T.E. Lawrence in War and Peace: An Anthology of the Military Writings of Lawrence of Arabia
“Do not try to do too much with your own hands. Better the Arabs do it tolerably than that you do it perfectly. It is their war, and you are to help them, not to win it for them. Actually, also, under the very odd conditions of Arabia, your practical work will not be as good as, perhaps, you think it is.”
— T.E. Lawrence, 1917
It may seem unimaginative to use here the same quote the book’s back cover uses but it is a very good quote, not just because of the quality of the observation but because, short as it is, it contains important qualifiers—that, if omitted, rob Lawrence’s thoughts of relevance and applicability. It is, as author Malcolm Brown knows well enough, an altogether irritating fact that Thomas Edward Lawrence is quoted more often than actually read in context. His very verbosity, not to mention his often ornate writing style may well cause modern eyes to glaze over and only latch on to certain salient remarks that, if read in toto, may well have a different thrust.
This anthology, therefore, offers the reader certain primary sources (not all by Lawrence’s hand), quoted in full. Much of this material would find its way into his magnum opus, The Seven Pillars of Wisdom, first published in 1926 in an exceedingly limited subscription-only edition and not produced in quantity until after his death in 1935. While previous anthologies have presented the hundreds of personal and official letters Lawrence wrote (Brown did one in 1988), his secret 1916–18 wartime dispatches had only been published once—and that too was in a very small edition with, today, commensurately astronomic prices—before Brown in 1991 compiled a “mass-market” edition. Even reproduced full-length the dispatches run to only about 60,000 words, making for either a smallish book or offering the opportunity to amend the material. The difference between the 1991 book, which is only available on the secondary market anyway after all unsold copies were destroyed when its publisher folded, and the present one is that additional material. And the reason for that is that the world since 1991 has not only changed radically but in the very corner of the world in which Lawrence had once been the tip of the spear for the very changes in which the genesis for today’s tumult lie.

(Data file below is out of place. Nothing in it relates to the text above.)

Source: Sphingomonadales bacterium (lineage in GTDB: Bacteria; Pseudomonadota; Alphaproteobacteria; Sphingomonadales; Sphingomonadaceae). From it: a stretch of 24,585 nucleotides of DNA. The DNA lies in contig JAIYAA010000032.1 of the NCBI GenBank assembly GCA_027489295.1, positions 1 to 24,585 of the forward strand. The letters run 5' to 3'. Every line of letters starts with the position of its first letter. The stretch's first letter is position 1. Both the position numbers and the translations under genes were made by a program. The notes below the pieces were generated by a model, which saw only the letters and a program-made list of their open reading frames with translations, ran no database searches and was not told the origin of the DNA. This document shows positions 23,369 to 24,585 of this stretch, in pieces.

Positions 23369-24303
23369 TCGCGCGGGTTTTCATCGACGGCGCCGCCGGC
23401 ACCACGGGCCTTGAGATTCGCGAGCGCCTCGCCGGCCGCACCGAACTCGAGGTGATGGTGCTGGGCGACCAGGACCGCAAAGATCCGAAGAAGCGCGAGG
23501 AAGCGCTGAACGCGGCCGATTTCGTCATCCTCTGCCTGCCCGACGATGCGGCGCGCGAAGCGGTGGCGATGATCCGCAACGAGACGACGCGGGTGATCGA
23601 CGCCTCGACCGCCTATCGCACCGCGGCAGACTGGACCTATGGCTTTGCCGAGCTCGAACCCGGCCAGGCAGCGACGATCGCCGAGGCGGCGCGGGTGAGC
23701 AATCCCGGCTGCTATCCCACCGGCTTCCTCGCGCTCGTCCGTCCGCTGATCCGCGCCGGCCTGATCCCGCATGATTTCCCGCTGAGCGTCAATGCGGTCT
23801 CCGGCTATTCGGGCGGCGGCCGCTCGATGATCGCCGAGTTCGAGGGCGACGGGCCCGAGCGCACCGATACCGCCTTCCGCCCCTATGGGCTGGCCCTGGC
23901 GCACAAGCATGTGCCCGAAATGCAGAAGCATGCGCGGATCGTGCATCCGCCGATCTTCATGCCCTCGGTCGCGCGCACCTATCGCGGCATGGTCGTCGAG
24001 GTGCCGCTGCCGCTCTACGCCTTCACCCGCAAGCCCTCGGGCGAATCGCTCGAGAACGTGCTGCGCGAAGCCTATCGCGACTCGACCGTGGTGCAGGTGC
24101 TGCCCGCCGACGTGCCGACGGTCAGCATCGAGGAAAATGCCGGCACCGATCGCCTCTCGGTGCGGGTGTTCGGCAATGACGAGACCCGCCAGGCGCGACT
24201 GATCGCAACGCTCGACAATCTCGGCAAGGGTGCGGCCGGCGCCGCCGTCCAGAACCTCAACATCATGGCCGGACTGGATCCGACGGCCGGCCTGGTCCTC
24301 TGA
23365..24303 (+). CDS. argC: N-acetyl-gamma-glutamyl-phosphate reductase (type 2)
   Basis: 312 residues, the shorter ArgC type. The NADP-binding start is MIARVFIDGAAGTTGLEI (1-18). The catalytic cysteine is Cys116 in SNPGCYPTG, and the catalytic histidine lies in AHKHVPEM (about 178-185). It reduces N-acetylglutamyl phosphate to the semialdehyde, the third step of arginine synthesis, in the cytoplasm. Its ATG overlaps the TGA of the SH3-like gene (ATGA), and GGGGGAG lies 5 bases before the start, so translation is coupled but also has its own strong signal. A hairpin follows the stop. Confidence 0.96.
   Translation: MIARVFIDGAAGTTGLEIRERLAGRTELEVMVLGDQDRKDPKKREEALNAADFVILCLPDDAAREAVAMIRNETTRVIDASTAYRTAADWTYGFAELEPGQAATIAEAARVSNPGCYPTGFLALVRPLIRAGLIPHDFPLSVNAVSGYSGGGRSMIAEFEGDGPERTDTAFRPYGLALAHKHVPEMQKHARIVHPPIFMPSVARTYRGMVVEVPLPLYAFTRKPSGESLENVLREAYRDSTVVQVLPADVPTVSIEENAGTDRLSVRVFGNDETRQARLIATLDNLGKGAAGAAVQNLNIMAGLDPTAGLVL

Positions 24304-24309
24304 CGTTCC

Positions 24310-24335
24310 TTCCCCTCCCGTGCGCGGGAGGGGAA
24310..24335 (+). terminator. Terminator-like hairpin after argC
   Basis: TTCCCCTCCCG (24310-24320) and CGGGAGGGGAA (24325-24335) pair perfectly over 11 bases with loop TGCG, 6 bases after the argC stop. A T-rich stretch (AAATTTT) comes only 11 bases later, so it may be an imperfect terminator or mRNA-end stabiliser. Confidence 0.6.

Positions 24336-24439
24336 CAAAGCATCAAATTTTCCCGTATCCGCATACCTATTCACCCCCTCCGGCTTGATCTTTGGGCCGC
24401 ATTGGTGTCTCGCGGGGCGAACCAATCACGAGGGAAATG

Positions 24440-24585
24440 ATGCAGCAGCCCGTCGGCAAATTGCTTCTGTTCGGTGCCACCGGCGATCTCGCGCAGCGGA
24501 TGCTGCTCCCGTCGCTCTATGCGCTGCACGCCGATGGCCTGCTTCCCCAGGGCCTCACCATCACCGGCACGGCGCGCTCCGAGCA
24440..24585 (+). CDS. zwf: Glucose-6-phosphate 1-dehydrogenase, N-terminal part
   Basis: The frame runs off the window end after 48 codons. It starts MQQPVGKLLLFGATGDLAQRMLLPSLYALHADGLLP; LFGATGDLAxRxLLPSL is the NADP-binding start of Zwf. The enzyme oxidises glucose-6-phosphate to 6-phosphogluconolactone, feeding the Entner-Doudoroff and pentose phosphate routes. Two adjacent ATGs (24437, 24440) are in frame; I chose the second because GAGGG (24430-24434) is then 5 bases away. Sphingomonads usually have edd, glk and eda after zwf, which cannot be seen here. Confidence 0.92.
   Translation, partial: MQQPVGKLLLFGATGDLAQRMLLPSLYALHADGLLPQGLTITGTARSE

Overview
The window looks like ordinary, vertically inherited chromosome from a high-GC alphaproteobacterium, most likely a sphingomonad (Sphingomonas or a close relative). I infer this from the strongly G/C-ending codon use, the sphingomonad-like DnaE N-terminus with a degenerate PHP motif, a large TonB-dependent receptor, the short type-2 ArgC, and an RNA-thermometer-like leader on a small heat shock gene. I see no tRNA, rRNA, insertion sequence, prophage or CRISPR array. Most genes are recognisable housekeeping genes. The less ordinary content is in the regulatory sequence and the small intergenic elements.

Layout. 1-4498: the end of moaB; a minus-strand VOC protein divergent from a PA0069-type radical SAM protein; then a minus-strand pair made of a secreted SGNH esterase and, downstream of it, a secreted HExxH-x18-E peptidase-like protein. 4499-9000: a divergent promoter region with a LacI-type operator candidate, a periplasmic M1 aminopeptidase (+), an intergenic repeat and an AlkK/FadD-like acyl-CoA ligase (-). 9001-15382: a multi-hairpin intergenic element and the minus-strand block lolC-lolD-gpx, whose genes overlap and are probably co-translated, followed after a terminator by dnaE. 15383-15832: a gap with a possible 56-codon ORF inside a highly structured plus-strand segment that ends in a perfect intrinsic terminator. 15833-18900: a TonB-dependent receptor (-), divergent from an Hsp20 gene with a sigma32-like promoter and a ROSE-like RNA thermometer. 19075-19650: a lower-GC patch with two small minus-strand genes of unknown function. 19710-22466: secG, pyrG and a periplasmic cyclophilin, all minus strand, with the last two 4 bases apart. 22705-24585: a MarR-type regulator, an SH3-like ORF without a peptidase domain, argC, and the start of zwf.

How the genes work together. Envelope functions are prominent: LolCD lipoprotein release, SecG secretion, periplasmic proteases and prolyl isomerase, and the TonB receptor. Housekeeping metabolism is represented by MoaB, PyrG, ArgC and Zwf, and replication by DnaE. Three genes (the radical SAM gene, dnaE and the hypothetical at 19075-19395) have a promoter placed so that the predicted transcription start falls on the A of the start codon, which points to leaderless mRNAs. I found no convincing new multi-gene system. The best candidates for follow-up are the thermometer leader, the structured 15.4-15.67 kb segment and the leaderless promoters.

Among the multitude of commentators and interpreters of Lawrentiana, Brown surely is one of the Pillars of Wisdom whose immersion into the subject makes possible nuanced and insightful analysis. He has written repeatedly and meaningfully on the subject. More than ever, events since the first Gulf War have assigned Lawrence the role of poster boy when it comes to thinking about guerrilla warfare, insurgencies, the dynamics between irregular/rebel forces and a conventional organized state-sanctioned army (in Lawrence’s case Bedouins vs. Turks and later Germans). Pillars has become, as Professor Michael Clarke of King’s College London where he directs the International Policy Institute says in his Foreword, “an oft-consulted work among military officers presently struggling with the attempt to create order in Iraq.”
Or Afghanistan. Or Syria. Or Egypt. Or . . .
As the title indicates, the book is divided into two parts, war and peace, and the dichotomy between the two, most particularly for Lawrence for whom this was not a sterile academic matter but an existential one. Brown’s role in this book that of “playing the role chiefly of a guide but also, occasionally, that of a modest barrister pleading, or perhaps sometimes not pleading, [Lawrence’s] cause. The juror is the reader.” Part 2, the Peace part, consists of news articles, letters and memos and the like from the difficult and challenging time following Lawrence’s return to England in 1918 (plus one item from 1929). “In the majority of cases we see here a campaigner strenuous in combat, fighting with words rather than weapons for the cause with which he had identified himself from the moment he set foot in Arabia: justice for the Arabs.” A properly multi-faceted picture emerges, with Brown having a firm grasp of the pros and cons and lows and highs. Despite Lawrence’s undeniably salient insights into the human condition he was also, as anyone who feels misunderstood or pressed to justify himself, cagey and was not above framing the story in a way that supported his views.
All photos are b/w and bundled into a stand-alone 8-page section. The period maps are adapted from the 1935 edition of Pillars. Appended are abbreviations, chapter notes, select bibliography, glossary, and a thorough index.
Lawrence’s life and his campaign yield rich photographic material and the publisher of this title also distributes an August 2012 book by Andrea Press, T.E. Lawrence and the Arab Revolt by Joseph Berton (ISBN 9788496658356) containing many rare and unseen photographs.
Copyright 2012, Sabu Advani (speedreaders.info).